Though Braunfels’ music is largely unknown today, he is starting to get some new recognition. Manfred Honeck, music director of the Pittsburgh Symphony Orchestra, has been making a point to play a new piece from the composer nearly every year. “It astonished me that we could still discover such a great composer,” Honeck told the Times in 2019. “Since 2001 I’ve done a new Braunfels piece every season. I’m so impressed by the honesty of his music. He never does anything without a purpose. Everything comes from his heart but also shows such an extraordinary intelligence. When people hear it, they love it. The world should absolutely get to know the whole spectrum of his music.”
Tonight we’ll hear his Day and Night Pieces for Orchestra with Piano Obbligato, Op. 44. This is pianist Markus Becker and the Berlin Radio Symphony Orchestra conducted by Constantin Trinks. This recording comes to us from a Hyperion compact disc.
Thursday, October 20
Tonight we will focus on Frederic Chopin’s nocturnes for piano, listening to 11 out of the 21 total. Composed between 1827 and 1846, the nocturnes are generally considered some of the most notable short solo works for the instrument.
Chopin popularized and expanded on the form of the nocturne, but he did not invent it – that distinction goes to Irish composer John Field, who wrote 18 nocturnes characterized by ostinato patterns and pedal points. Chopin was a strong admirer of these works and, in his youth, was often told that he sounded like Field. While Chopin respected and admired Field’s compositions, that admiration was not necessarily mutual. Upon meeting Chopin and hearing his nocturnes in 1832, Field is said to have described the composer as a “sickroom talent”
Chopin used several of the principal features of Field’s nocturnes. One is the inclusion of a song-like melody in the right hand. Listen tonight to the way the right hand often mimics a vocal line. Another is the use of broken chords in the left hand as the rhythm under the higher, voice-like melody. Both composer’s nocturnes also make extensive use of the pedal, which is used in Chopin's nocturnes to increase emotional weight and drama through sustained notes.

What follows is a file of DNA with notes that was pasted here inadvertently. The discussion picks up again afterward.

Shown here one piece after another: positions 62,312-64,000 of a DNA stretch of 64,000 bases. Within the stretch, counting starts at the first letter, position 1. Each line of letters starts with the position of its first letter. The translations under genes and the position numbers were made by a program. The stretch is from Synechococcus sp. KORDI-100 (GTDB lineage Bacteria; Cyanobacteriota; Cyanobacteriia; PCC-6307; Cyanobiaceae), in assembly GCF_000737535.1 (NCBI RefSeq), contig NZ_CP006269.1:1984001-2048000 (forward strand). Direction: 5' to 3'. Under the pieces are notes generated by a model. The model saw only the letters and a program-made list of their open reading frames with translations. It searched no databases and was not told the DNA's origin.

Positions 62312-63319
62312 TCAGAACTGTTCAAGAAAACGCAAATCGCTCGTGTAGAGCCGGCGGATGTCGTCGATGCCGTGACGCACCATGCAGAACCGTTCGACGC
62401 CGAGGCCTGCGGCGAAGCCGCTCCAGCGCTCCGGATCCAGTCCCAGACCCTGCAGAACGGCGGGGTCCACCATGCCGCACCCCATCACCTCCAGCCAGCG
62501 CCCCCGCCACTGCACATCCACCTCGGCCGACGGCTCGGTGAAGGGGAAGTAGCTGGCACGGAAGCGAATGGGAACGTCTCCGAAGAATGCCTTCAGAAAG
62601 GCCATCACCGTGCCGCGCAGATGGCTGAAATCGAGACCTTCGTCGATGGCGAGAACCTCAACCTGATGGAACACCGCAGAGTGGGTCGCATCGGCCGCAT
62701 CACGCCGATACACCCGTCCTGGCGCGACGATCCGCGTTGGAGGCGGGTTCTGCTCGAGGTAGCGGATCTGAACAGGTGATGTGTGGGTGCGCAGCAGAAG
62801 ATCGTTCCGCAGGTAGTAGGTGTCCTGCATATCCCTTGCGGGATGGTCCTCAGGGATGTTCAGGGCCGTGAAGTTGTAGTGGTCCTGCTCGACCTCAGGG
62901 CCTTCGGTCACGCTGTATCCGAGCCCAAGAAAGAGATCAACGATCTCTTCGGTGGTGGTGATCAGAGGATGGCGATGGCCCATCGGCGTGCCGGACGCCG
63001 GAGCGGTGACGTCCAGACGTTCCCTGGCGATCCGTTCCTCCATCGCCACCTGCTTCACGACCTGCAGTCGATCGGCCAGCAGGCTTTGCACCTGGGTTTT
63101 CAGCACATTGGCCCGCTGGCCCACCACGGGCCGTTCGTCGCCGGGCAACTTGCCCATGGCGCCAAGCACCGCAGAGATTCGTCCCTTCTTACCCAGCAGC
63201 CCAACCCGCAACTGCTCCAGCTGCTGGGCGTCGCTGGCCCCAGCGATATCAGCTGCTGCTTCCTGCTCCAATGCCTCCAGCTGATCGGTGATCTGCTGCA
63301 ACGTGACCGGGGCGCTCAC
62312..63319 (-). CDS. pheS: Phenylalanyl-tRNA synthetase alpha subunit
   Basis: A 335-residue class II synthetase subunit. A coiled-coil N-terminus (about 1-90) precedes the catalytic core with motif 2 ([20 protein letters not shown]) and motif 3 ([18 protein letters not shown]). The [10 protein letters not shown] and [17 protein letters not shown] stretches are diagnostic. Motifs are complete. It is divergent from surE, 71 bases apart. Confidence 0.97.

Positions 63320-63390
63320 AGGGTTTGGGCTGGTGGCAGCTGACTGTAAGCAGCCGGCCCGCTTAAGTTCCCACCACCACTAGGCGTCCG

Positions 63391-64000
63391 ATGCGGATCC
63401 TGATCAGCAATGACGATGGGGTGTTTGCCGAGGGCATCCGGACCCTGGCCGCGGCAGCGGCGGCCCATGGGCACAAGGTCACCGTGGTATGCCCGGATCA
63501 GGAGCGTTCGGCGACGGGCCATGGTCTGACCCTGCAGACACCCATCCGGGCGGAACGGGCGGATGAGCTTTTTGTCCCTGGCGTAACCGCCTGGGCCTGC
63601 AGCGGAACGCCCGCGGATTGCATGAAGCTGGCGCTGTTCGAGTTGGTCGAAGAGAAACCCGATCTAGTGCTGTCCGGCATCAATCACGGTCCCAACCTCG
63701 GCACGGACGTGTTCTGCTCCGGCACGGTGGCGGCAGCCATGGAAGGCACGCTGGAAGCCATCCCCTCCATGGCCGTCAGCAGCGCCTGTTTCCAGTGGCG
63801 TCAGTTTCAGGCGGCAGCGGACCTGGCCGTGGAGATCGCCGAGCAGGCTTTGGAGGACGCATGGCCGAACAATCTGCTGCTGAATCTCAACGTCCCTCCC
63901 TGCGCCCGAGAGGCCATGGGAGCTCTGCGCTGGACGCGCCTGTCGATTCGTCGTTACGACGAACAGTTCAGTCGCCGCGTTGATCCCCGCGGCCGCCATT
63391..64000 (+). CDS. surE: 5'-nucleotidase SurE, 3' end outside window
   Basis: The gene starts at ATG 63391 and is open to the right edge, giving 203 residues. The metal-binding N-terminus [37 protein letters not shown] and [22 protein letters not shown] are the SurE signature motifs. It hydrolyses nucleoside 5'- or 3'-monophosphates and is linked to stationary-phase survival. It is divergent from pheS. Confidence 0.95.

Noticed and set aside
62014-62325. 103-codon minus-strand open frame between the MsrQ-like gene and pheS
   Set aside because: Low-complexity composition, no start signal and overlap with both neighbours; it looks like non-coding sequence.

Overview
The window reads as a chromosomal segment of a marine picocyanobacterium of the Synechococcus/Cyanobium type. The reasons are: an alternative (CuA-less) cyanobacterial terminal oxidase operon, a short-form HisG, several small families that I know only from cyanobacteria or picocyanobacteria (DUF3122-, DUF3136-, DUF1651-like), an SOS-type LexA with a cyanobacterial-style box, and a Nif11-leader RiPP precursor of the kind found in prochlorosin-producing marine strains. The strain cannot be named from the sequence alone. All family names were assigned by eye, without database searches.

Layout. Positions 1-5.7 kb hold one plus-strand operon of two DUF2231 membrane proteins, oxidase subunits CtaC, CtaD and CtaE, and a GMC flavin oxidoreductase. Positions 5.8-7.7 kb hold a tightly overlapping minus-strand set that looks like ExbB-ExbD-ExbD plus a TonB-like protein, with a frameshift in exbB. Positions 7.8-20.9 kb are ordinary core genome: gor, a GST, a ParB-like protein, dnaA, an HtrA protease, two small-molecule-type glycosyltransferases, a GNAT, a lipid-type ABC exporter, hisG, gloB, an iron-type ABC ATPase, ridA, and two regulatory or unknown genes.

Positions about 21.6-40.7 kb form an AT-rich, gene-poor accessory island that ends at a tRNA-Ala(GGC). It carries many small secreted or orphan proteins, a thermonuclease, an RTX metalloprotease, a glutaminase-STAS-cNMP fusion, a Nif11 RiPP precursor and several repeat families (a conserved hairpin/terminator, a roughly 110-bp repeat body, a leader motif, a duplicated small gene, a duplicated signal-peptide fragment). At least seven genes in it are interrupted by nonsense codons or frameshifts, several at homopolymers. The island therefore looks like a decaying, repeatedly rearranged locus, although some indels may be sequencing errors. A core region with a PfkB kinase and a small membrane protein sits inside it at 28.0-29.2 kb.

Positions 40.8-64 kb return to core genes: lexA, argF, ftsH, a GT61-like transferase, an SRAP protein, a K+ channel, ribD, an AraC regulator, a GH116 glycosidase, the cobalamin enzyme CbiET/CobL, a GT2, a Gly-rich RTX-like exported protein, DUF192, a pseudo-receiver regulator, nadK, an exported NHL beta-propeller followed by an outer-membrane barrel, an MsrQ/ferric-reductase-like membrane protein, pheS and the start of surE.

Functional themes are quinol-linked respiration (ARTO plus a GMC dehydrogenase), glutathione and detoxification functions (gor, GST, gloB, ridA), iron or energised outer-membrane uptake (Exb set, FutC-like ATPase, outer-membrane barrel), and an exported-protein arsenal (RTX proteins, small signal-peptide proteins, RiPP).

Chopin expanded on Field’s form as well. In contrast to Field, he used a more expansive, freely flowing rhythm. He also developed the structure of the nocturne more fully, using inspiration from Italian and French opera arias and sonata form. Additionally, Chopin’s nocturnes demonstrate the use of counterpoint to build tension and drama.
There are 21 Chopin nocturnes, 18 of which were published during the composer’s lifetime. Though the first nocturnes were met with mixed critical reactions upon publication, they grew in popularity throughout Chopins’ life and after his death.
Tonight we’ll hear 11 out of the 21 presented in order of publication. We’ll begin with the Nocturne Op 9 no 2 in E flat major, the second one published and arguably one of the most enduringly popular of all o Chopin’s works. This is pianist Tamás Vásáry, and this recording is brought to us from a DG compact disc
We’ll next hear three performances by Polish-American pianist Arthur Rubinstein, widely regarded as one of the greatest pianists and Chopin interpreters of his time. His New York Times obituary read “Chopin was his speciality … it was [as] a Chopinist that he was considered by many without peer,” and he recorded and performed almost every work of Chopin, including a famous all-Chopin concert in Moscow during the height of the Cold War. This is Rubinstein performing Nocturne Op 15 No 1 in F, No 2 in G-sharp, and No 3 in g. These recordings come to us from an RCA compact disc.
There was a four year gap between the last of the opus 15s in 1833 and the opus 27s and 32s, which were all published in 1837. We’ll now hear Italian pianist Maurizio Pollini playing the Nocturne Op 27 No 1 in c-sharp from a an EMI compact disc before going back to another recording by Tamás Vásary of the Nocturne Op 32 No 2 in A flat from a DG compact disc.